Testing of a 15,000 ft2 (1395 m2 ) area was completed over the course of eight mobilizations. During testing, the consulting firm detected an excessive number of pinhole breaches in the installation of the membrane on vertical surfaces.
Some of the breaches were large enough to be visually observed without ELD (Fig. 4), while others were much smaller (approximately the size of a pencil tip) and required the use of ELD for detection. It was determined that the cause of the pinholes on the vertical surfaces was due to the irregular surface of the formed concrete substrate. To correct this deficiency at locations where the waterproofing membrane had already been installed, an expensive and time-consuming retroactive application of repair sealant was applied on the waterproofed vertical surfaces (Fig. 5). Once the sealant had cured, the vertical areas were retested using ELD and confirmed to be watertight. To prevent similar pinholing at future locations, a pre-treatment of the concrete surface with extra waterproofing material or repair sealant was implemented to create a smooth surface for the waterproofing application.
In addition to pinholes, a material thickness deficiency at the transition from vertical to horizontal surfaces was detected using ELD during the first two (of eight) testing zones (Fig. 6). This information was relayed to the waterproofing contractor, and a thicker application was installed in these and the remaining zones.
Breaches identified with ELD in the field of the membrane were repaired and retested during each of the eight mobilizations. Breaches were up to approximately 1/16 in. (1.6 mm) in diameter (Fig. 7). In some cases, the breaches were detected at locations where a protection board had already been installed (Fig. 8). The contractors were able to expose the breaches (where covered) and repair the waterproofing membrane while testing was ongoing at other locations. The repaired areas were retested prior to leaving the site.
As with most things, there is not a “one-sizefits-all” testing method. The unique project-specific conditions should be carefully evaluated to determine the most appropriate integrity testing method. If it suits the project, ELD is a rapid and precise testing method to ensure a quality waterproofing application has been installed before it is covered. ELD is gaining popularity in the roofing and waterproofing industry for its ability to minimize the risk of costly repairs to damaged materials from construction activity or deficient installation after construction has been completed. Like any type of specialized testing, proper training of the testing technicians and engineers is critical to ensure reliable results. Due to the complexity and variety of construction today, it is important that the technicians and engineers understand the principles of the testing procedures, so adjustments can be made for unique field conditions.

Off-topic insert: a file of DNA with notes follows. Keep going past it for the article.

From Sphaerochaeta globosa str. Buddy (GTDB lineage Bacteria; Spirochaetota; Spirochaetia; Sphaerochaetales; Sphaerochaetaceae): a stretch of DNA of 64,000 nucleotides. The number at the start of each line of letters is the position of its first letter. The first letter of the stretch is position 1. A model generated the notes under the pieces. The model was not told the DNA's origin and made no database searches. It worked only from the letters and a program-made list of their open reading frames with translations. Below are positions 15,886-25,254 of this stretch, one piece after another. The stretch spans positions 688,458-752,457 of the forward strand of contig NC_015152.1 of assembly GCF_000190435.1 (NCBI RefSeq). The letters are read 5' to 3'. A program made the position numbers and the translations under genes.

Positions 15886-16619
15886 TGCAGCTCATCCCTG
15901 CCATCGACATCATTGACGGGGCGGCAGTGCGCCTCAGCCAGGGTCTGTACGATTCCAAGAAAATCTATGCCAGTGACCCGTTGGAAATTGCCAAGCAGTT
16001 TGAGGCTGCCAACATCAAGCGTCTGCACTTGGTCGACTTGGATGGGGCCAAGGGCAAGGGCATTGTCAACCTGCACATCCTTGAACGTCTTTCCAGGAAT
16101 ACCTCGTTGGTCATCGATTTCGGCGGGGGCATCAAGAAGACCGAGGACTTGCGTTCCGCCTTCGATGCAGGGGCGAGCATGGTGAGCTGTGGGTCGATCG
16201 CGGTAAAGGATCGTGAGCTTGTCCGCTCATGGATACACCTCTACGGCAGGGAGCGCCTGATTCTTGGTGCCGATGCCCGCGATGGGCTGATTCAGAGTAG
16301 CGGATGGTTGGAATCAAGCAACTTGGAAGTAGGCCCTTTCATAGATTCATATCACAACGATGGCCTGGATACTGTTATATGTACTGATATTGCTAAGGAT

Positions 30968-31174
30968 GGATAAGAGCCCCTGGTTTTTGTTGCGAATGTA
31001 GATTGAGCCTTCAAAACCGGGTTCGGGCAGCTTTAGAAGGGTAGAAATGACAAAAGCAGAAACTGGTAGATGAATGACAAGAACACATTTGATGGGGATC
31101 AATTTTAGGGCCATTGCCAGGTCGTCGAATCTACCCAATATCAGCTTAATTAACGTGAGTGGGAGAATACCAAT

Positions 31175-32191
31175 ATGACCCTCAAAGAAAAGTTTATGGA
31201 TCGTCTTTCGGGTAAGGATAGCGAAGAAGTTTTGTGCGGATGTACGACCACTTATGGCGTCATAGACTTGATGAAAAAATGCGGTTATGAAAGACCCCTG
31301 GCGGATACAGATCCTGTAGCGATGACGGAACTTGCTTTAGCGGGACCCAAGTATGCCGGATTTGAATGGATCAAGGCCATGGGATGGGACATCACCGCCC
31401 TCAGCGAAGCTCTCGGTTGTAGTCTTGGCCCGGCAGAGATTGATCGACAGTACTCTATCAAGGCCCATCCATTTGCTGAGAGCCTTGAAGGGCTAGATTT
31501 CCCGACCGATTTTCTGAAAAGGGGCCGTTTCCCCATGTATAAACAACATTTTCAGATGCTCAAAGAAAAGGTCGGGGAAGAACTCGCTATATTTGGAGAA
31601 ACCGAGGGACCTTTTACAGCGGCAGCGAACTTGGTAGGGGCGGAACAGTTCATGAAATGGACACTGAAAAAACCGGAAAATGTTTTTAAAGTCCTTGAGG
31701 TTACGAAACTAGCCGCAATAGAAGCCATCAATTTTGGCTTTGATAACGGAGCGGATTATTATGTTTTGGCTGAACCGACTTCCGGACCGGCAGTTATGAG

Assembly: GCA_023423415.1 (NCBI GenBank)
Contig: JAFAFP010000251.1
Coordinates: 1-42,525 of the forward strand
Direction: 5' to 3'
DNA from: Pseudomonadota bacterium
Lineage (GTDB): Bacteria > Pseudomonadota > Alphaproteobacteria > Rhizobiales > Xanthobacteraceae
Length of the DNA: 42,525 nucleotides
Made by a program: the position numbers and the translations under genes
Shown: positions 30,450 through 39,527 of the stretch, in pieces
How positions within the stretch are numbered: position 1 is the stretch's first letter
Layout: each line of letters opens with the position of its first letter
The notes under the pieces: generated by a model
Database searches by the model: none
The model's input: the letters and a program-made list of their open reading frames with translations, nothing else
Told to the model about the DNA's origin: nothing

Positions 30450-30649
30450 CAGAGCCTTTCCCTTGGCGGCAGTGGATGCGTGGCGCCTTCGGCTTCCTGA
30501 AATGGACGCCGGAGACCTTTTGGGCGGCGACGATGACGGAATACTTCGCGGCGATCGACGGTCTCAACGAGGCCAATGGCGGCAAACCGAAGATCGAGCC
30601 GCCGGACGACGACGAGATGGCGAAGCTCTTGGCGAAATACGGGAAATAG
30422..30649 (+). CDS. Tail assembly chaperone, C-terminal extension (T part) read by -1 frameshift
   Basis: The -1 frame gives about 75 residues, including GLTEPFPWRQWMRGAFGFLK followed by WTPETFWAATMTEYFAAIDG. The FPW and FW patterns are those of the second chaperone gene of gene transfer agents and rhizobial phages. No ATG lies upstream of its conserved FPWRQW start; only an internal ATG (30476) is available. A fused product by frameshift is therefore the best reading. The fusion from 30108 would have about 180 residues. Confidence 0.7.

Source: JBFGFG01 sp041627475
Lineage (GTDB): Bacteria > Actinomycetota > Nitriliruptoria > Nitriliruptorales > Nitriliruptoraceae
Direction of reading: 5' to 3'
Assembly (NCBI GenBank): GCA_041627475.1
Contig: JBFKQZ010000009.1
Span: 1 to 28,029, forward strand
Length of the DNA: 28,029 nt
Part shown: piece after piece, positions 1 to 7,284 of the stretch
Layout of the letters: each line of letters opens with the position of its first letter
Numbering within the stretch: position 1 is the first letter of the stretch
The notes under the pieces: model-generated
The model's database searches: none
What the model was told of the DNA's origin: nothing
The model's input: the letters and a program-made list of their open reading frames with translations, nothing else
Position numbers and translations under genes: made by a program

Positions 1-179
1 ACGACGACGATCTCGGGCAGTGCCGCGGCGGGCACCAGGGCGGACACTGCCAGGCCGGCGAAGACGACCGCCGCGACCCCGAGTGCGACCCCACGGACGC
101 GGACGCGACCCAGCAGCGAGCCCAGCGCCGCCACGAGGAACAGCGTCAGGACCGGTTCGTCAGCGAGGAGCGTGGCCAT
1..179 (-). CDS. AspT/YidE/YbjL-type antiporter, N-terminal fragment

Danielle M. Czyzewski, PE, is a Project Manager with Pie Consulting & Engineering in McKinney, TX. She received her bachelor’s degree in architectural engineering from the University of Texas at Austin. Czyzewski has more than 10 years of experience in the investigation, analysis, and repair of residential, commercial, and mixed-use facilities, with a focus on building enclosures. She is an active member in ICRI, currently serving as the President for its North Texas Chapter, and RCI.
Carole A. Cummings is a Senior Building Science Specialist with Pie Consulting & Engineering in Arvada, CO. She received her bachelor’s degree in architectural engineering from the University of Texas at Austin. Cummings has more than 10 years of experience specializing in repair and rehabilitation design, historic preservation, water infiltration and investigation, building envelope assessments, and litigation consulting.
Reference: Concrete Repair Magazine July/August 2015